As we continue to prepare for the B21 Panel at the SBC next Tuesday, we would like to hear from you! What kinds of questions would you like John Piper, David Platt, Kevin Ezell, Albert Mohler, and Danny Akin to answer? You can submit the questions you have by leaving them in the comment field below. Please tell us which panelist the question is for and your question.
If you have not signed up for our panel yet, you can register here.
We look forward to reading your questions!
To any of the panel:
Where does the real divide in the SBC lie? Is it generational, methodological, or theological? And can that divide be bridged soon?
To the panel:
I am a disabled veteran called to special needs ministry. I am encouraged by some of the recent blogs from Dr. Piper, and I am wondering since we share the same heart, is the SBC in the future going to consider disability ministry in areas of training, domestic missions, as well as international missions? This really is a burden when I see that the disabled world-wide constitutes a population equivilant to the 3rd largest nation on earth, and in the United States, the disabled population is equal to the populations of California and Florida combined. Sadly, this group is statistically the largest unreached people group who either are not approached due to lack of training by ministry and missions individuals or have turned away because of lack of ministry available to them. As someone who has been in seminary, training concerning this matter is very rare if not non-existent at least from the classes I have had relating to family, pastoral, and children’s ministry. Is the SBC going to consider this serious issue in the near future?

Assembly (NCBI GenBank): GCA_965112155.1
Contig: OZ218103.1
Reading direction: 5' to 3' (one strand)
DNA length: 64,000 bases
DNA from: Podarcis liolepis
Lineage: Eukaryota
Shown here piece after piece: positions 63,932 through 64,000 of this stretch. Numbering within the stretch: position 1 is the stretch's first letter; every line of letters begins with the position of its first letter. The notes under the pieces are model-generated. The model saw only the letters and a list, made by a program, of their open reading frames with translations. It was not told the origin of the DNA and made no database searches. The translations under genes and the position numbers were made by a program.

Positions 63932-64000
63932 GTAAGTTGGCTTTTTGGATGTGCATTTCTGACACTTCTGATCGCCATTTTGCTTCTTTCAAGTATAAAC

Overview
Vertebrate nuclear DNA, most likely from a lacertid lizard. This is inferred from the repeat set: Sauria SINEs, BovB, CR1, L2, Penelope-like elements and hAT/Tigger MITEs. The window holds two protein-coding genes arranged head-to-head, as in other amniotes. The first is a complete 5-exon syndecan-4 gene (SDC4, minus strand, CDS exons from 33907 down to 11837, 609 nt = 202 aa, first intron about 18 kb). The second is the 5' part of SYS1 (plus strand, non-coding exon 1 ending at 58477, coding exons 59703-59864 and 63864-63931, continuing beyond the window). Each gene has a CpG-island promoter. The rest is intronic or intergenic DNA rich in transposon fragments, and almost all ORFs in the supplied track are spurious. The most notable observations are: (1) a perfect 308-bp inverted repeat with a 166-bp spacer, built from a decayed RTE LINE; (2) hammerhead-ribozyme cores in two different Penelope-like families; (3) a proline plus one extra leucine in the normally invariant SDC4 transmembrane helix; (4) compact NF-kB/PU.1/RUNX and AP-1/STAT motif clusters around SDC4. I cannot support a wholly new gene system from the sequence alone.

For any on the panel,
If it is true that we have heard the call for a more meaningful church membership, then should we not expect at least in the short term to see membership numbers that decline? Since meaningful membership requires more rigorous examination before entrance into the church and a more active pursuit of church discipline this seems in the short run logical. Further why do we use baptisms alone as the metric for our success as Southern Baptists? Wouldn’t a more helpful metric be baptisms over against missions involvement or evangelistic witnessing since such a tool would measure discipleship. With baptisms alone being our metric we count re-baptisms and their like, and do not take into account the negative overall population growth in many of our rural church areas.
I am also concerned about whether baptisms translate into church membership…if you compare trailing baptism numbers with membership growth (adjusted for demographic loss to death), they don’t!
What method do you use to evaluate your church’s health? Do you use an evaluation form of some kind? and if so, may you share it?